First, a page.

Alumni Spotlight: Greta Banks

Greta is a Senior at The University of Alabama, where she studies public relations, economics and history. She studied abroad with AIFS in Barcelona during the spring of her sophomore year of college.

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Why did you choose this program?

Once I had narrowed my choices down to my location, I looked at all of the different programs that were affiliated with my school. AIFS offered the most comprehensive, inclusive program for the lowest cost, and that was really important to me.

I loved that AIFS had a flight package and lots of excursions. I also really liked the range of courses they offered; I was easily able to take a full course load, all of which directly applied to my degree.

What did your program provider assist you with, and what did you have to organize on your own?

AIFS assisted me with just about everything! I had an admissions officer who answered all of my application questions and even handled securing my visa for me. I chose the optional flight package, so AIFS booked my flights to and from the U.S., and then they picked me up from the airport and took me to my apartment when I arrived. Our on-site staff was incredible; they arranged loads of activities (welcome and farewell dinners, tours, cooking class, dance class, etc.) which were no additional cost, and they helped with any maintenance issues at my apartment, registration for classes and even booking a doctors appointment when I needed one.

The only thing I really organized on my own was the trips I took on weekends without my program. Even then, my on-site staff was always available to help give me some guidance if I ever needed it.

What is one piece of advice you'd give to someone going on your program?

Pack light, and bring a travel backpack! When you're going on weekend trips, you'll do a lot of walking, and it's so helpful to be able to just carry a few belongings on your back, rather than rolling around a small carry-on suitcase.

I would also recommend looking up information on your location so you can prepare as best as possible. AIFS has a great blog with all kinds of info from students who have been on the programs before. You can find things on what and how to pack for your location, restaurant recommendations, culture tips, trip recommendations and so much more.

What does an average day/week look like as a participant of this program?

An typical weekday in this program involves grabbing some breakfast or coffee from a café, going to class for a few hours, then hanging out in the city or on the beach for a bit. Spending the afternoon and evening on the beach after class was very popular among my classmates. There's also loads of parks, shops and restaurants to hang out in as well.

In the evening, my friends and I would either cook dinner in our apartment, or go out and try a new restaurant in one of Barcelona's many neighborhoods. Barcelona has great nightlife, so when I wasn't catching up on sleep, I might go to a bar and catch a football (soccer) game, or head down to one of the dance clubs on the beach.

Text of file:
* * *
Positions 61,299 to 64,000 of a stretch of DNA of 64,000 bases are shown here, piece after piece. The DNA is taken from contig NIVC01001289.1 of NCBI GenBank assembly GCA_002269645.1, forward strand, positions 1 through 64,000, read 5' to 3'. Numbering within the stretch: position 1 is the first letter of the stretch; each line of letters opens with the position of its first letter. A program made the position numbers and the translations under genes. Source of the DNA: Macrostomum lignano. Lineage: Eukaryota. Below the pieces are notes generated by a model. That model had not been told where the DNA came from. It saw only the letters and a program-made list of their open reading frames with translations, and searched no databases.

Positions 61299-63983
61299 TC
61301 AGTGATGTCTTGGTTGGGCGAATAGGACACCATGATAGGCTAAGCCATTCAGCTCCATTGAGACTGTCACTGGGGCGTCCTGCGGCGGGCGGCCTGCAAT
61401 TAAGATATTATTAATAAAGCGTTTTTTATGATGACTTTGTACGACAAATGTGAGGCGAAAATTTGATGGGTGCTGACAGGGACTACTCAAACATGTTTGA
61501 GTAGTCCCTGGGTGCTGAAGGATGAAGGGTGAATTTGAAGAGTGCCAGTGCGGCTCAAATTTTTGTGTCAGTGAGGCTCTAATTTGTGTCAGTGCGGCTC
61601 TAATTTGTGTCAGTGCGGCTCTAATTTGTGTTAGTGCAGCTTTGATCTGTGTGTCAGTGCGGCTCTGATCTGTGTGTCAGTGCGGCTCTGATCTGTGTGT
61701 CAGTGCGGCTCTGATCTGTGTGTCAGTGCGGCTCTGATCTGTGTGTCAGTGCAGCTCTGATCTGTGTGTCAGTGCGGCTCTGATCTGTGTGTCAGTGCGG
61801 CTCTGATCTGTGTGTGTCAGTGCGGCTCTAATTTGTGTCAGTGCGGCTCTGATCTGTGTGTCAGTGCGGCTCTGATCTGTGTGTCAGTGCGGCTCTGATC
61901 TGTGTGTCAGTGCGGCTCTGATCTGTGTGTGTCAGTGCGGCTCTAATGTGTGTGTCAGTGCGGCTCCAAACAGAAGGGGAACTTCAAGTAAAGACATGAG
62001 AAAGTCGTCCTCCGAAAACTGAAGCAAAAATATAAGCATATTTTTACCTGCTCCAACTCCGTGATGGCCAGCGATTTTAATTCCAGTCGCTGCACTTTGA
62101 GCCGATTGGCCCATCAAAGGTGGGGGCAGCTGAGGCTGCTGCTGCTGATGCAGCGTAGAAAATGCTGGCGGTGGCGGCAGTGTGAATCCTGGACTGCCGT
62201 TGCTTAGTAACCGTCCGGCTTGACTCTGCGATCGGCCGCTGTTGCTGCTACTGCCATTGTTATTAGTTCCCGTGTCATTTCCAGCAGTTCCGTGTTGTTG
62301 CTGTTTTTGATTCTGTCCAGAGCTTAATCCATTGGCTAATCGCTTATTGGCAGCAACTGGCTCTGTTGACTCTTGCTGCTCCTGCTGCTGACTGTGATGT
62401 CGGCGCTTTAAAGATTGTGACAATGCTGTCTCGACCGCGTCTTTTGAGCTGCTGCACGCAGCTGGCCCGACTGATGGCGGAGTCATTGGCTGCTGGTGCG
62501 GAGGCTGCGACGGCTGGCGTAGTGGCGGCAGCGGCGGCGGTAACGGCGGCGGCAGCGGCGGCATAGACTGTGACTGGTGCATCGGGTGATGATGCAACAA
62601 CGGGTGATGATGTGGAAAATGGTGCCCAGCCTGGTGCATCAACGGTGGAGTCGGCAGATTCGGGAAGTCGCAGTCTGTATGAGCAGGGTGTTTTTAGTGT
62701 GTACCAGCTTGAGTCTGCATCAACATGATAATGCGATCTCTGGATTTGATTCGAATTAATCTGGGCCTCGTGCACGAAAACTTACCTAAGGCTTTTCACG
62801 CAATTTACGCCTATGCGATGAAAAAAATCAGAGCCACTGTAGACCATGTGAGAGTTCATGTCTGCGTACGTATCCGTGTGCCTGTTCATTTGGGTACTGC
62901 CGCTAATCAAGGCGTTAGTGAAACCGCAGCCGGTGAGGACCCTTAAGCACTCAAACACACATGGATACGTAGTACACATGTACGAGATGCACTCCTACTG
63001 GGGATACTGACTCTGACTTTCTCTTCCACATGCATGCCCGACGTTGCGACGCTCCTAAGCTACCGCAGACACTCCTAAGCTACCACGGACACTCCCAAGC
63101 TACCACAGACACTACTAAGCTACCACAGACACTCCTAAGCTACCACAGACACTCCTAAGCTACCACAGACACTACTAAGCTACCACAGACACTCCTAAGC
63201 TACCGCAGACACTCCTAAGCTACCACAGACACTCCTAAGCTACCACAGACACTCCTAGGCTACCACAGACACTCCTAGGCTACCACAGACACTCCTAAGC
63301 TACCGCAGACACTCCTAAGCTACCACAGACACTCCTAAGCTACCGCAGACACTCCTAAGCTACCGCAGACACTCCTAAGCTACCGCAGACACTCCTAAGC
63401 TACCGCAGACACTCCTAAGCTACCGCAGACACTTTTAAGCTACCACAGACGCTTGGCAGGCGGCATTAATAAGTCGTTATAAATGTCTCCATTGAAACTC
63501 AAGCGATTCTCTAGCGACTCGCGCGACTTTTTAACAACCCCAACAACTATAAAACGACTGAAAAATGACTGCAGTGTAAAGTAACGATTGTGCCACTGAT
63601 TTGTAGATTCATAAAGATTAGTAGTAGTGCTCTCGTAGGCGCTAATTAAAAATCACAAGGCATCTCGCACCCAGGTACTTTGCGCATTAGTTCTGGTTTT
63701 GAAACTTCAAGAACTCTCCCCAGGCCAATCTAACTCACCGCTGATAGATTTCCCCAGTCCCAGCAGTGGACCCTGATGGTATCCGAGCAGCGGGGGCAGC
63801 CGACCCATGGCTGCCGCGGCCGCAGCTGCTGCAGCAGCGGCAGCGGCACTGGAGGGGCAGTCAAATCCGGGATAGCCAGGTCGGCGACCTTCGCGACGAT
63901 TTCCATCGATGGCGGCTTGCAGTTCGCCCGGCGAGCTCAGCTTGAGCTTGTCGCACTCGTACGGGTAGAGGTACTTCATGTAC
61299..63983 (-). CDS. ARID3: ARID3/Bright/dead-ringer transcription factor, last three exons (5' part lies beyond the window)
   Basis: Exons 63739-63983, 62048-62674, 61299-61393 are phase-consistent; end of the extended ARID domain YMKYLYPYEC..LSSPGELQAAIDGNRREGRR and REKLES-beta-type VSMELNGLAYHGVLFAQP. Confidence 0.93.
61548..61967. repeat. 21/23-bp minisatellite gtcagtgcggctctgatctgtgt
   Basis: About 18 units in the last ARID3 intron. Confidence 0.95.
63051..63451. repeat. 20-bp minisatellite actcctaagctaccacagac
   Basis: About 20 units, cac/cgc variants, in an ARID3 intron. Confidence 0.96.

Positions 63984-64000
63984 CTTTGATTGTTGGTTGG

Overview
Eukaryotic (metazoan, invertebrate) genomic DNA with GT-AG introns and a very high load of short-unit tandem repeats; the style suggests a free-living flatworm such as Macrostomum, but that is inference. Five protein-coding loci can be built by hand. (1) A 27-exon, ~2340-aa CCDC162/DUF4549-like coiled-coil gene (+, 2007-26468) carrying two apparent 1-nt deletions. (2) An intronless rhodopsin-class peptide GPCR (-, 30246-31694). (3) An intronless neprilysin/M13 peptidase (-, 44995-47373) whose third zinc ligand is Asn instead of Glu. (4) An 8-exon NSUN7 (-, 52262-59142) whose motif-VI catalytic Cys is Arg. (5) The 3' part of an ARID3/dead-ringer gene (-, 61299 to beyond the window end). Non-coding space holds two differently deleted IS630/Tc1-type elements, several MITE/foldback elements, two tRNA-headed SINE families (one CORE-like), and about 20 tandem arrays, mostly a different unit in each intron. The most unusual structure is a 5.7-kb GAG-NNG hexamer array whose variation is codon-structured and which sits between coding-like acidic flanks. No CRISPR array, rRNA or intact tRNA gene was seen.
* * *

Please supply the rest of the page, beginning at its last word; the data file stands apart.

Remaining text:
Weekends were frequently spent exploring another city, as it was so cheap and easy to fly out of Barcelona. When I stayed in town, I usually explored a different neighborhood, museum or site in Barcelona with my friends. The hiking in the Bunker Hills is great.

Going into your experience abroad, what was your biggest fear, and how did you overcome it? How did your views on the issue change?

I was terrified that, not knowing anyone and being so far from home, I would be lonely. But with all of the activities that AIFS organized it was SO easy to make friends very quickly in my program! We had a Facebook group that we joined a few months before we even left, so many of us were able to get to know each other a bit and make some travel plans for the first few weekends before we even got to Barcelona.

Once we arrived, we had a lot of introductory activities (a welcome dinner, walking tours of different neighborhoods, sightseeing tours) for the first few days, so I managed to find my people right away, and we were able to make plans and travel together all semester.

As far as homesickness goes, I was so busy having an amazing time that I didn't have time to get homesick. Even after my semester was up, I wasn't ready to go home.

How did you afford to study abroad?

I didn't realize how affordable study abroad could be until I looked into it. My scholarships and financial aid that I use to pay for school now were all able to be applied to a study abroad program. My AIFS program was also about the same cost as a semester of my school fees, so once I applied all of that, the only leftover expenses were flights, extra food (whatever I ate on top of my AIFS meal allowance), shopping and trips.

I was able to get an additional $1000 scholarship from AIFS, so that paid for the majority of my flight costs. After that, I just stuck to minimal shopping, budget flights and hostels to avoid racking up a massive credit card bill. I learned tricks to save money like finding walkable routes to avoid taxi costs or packing a picnic to avoid eating out. In the end, I spent less on study abroad than I do when I'm at school in the U.S., and I took 12 weekend trips around Europe!